8 posts tagged Dreams
8 posts tagged Dreams
Today the Department of Miniature Marvels explores the work of Australian artist Kendal Murray, who uses every day objects as the foundation for creating playful miniature mixed-media sculptures. She builds tiny, vibrant scenes that take place inside and atop found objects such as makeup compacts, coin purses, bottles, jars, and teapots. The human figures that Murray uses in her pieces are so very wee that she uses tweezers to dip in the in glue before delicately placing them into the dreamlike narrative scenes.
The artist says, “The idea of creating these miniature works came from dream states and how we are able to play with our own identity, to play with different roles we take on in our dream state. So the miniature works serve as a metaphor for intuitive thoughts.”
Visit the Arthouse Gallery website to view more of Kendal Murray’s whimsical miniature scenes.
All of these fantastic photos were taken in the same 11.8 x 13.5 x 7.8 ft space and without the use of any photo manipulation. As though recreating worlds that only exist inside her dreams, Korean artist JeeYoung Lee painstakingly transforms her small studio, sometimes over the course of weeks and months, into surreal and vibrant worlds. Within those handmade worlds Lee then photographs herself. The amount of time and effort she devotes to creating and setting up the props and then lighting the scene - all to capture a single photo - is extraordinary.
Each elaborate scene has its own backstory, some are inspired by Lee’s own life while others have roots in old Korean fables. Sometimes it takes a moment to locate her, but she’s always there.
Visit the Opiom Gallery website for more photos.
[via My Modern Metropolis]
For an awesomely heartwarming photo series entitled The Little Prince, Slovene photographer Matej Peljhan uses simple props and a carefully positioned camera to bring to life the dreams and drawings of Luka, a 12-year-old boy battling Muscular dystrophy:
"The photographer brings Luka’s dreams of "walking, exploring, and getting into mischief" to life with an artistic touch. By placing the boy on top of sheets on the ground, he creates the illusion of an upright backdrop. Additional props and costumes are used to pull it altogether. Through this process, the possibilities for Luka’s adventures are endless, especially when Pelijhan gets really creative by using socks to represent a colorful school of fish and white ping pong balls as air bubbles."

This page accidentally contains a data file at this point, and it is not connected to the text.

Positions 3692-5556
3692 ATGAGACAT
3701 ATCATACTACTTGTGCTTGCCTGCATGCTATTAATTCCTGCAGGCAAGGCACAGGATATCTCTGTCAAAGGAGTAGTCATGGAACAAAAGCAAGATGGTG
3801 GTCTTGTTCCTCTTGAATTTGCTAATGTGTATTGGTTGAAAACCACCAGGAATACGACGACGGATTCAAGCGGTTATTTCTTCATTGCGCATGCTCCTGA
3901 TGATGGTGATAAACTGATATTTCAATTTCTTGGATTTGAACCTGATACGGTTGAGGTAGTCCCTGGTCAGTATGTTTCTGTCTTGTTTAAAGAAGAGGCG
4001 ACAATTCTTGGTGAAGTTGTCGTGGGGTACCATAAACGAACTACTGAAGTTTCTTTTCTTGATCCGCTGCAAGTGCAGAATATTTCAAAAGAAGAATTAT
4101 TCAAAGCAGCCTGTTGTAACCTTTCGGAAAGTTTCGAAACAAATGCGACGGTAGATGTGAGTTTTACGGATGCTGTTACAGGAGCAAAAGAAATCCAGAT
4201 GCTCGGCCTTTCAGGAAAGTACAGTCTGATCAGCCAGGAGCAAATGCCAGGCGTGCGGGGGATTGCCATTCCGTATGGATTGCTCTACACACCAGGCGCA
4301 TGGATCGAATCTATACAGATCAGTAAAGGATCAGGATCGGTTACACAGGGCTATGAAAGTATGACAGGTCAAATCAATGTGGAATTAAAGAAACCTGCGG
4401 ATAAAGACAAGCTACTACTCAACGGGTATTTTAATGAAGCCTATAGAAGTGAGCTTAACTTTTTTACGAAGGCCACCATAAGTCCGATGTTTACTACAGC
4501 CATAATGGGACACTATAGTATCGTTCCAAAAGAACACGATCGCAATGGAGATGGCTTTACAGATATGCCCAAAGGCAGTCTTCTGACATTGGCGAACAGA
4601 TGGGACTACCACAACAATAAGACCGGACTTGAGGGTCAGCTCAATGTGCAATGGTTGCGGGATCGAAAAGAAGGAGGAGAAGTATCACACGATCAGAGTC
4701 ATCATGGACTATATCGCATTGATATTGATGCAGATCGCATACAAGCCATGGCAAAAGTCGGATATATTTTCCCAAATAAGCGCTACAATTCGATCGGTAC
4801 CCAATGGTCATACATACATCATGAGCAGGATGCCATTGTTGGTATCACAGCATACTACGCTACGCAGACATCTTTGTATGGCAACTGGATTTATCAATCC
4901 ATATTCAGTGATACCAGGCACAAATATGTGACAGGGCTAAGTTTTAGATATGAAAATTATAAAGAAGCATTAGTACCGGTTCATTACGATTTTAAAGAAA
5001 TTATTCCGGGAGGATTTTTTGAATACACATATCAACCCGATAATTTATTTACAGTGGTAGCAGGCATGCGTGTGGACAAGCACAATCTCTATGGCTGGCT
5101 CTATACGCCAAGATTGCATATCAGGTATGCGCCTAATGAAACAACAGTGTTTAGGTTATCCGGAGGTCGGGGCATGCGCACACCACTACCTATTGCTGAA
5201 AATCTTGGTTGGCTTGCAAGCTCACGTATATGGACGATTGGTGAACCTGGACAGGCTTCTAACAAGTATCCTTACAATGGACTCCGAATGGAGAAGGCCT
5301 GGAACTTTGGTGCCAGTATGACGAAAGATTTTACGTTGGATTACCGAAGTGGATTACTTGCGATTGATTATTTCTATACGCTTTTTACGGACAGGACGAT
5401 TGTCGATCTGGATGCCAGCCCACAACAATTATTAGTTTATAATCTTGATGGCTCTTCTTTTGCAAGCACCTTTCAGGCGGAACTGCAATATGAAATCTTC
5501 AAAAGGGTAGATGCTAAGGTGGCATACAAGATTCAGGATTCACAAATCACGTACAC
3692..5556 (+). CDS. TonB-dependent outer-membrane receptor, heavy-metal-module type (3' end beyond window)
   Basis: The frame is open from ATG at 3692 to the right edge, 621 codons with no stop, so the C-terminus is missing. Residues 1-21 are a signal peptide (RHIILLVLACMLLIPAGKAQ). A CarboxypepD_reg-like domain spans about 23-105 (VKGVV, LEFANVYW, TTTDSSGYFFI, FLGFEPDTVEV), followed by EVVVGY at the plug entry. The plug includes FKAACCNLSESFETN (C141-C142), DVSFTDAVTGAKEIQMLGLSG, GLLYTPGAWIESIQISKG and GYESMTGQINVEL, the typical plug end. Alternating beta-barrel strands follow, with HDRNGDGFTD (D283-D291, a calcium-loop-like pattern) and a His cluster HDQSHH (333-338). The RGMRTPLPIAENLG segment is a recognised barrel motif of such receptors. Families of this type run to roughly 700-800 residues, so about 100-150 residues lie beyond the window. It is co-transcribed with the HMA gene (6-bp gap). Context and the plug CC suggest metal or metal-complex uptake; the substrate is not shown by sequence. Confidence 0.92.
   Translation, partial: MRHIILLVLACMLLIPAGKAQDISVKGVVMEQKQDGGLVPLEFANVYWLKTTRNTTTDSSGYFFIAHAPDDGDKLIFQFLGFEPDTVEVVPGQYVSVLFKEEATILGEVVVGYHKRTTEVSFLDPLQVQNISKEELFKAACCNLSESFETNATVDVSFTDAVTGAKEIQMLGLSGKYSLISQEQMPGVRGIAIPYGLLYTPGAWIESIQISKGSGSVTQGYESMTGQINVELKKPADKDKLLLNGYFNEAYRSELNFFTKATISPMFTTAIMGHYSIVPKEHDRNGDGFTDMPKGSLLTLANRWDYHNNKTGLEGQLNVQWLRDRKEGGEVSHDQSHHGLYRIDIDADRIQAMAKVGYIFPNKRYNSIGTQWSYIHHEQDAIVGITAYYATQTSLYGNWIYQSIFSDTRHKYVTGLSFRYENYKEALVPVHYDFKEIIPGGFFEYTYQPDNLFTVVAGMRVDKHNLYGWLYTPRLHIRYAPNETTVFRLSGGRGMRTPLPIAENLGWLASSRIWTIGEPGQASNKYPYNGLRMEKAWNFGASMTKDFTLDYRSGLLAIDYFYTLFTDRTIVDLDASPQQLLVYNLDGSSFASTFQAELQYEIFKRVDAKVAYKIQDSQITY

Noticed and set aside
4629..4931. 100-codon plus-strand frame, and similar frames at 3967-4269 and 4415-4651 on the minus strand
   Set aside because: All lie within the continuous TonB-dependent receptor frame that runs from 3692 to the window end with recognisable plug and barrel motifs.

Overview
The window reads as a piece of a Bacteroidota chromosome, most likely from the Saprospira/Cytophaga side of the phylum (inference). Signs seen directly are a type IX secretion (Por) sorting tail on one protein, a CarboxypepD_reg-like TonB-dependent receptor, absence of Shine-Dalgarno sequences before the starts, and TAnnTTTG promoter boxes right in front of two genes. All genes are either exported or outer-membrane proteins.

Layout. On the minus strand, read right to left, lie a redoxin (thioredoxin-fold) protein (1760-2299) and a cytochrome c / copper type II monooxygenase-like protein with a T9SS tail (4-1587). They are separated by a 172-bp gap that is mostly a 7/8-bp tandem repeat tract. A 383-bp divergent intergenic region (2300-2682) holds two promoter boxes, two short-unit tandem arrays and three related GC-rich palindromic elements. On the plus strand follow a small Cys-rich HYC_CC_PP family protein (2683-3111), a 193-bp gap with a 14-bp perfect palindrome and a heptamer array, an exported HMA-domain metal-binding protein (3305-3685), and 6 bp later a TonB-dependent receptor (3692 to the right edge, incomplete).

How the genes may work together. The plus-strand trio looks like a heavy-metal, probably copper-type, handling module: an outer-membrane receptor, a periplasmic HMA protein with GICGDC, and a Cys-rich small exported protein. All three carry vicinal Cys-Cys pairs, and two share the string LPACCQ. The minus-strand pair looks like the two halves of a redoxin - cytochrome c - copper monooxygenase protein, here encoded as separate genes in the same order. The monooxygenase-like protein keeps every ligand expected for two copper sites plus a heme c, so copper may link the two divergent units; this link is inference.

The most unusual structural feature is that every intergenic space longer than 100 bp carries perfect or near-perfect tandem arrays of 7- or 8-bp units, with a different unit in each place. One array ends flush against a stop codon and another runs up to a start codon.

"Despite the young boy’s limitations in movement, which are restricted to minor finger movements to operate his electric wheelchair and slowly draw with a pen, Luka can be seen scuba diving, breakdancing, and skateboarding…"
Karswell, creator of and everything else too, one of our favourite blogs about vintage ephemera, has assembled an awesome post of delightfully insulting valentines.
Unfortunately the artist responsible for creating these cheek valentines is unknown. They’re thought to be from the 1960s. These are just a few of our favourites. Check out the original post to see the rest.
Huddersfield, UK-based photographer Richard Heeks (previously featured here) takes incredibly awesome photos of scenes perfectly reflected in soap bubbles. The images have a wonderfully magical feel. Sometimes the photos feel like moments miraculously captured from dreams and sometimes the bubbles themselves look like tiny planets that remind us of the home of The Little Prince by Antoine de Saint-Exupéry.
When asked what tips he could give on bubble photography, Heeks shared this:
“A really important tip is to have a dark background behind the bubble, because the background brings out the color of the bubble. A bright background, by contrast, makes the bubble look transparent. Another tip is to blow a few bubbles before taking the photograph. The first bubbles to come off the bubble wand are really wet, which produces a thick film to the bubble. Different film thicknesses create different colors, with the thinner films being more vibrant blues and yellows. I love the blues and pinks that come with a thin film. A bright sunny day also makes for beautiful light patterns in the bubble, because the sun can create bright spots and lines. You should be careful with the sunlight though, because the spots are very bright and could reflect into your eyes.”
Be sure to visit Richard Heeks’ Flickr page to view more of his amazing photography.
[via My Modern Metropolis]
Dreams of Flying is an awesome ongoing project begun in 2002 by German photographer Jan Von Holleben. Each imaginative photo depicts a different nostalgic childhood dream and practically radiates youthful delight.
"Jan brings the influences of his parents – a cinematographer and child therapist – to his work. His focus on the visual representation of childhood, ‘Child-History’ and concepts of ‘Playing’, come from his teacher training coursework: he combines these theories with his personal experience and childhood memories. Inspired by classic childhood books as well as modern superheroes, he has produced ‘Dreams of Flying’ since 2002 with children from his local neighbourhood in Southwest Germany – ongoing!"
Looking at these photos, it’s clear that Jan is having as much fun working on this project as the children in his photographs.
“Braincar by Dutch artist Olaf Mooij is an art car with a giant brain atop the back half of the vehicle. Cameras on the car capture photos and video of its daytime travels. At night, the car “dreams” a video remix of the day’s footage, projecting the imagery on to the giant brain.
Built in 2005, “Braincar” is now on display in Karlsruhe, Germany at the Center for Art and Media through January 2012.”
[via Laughing Squid]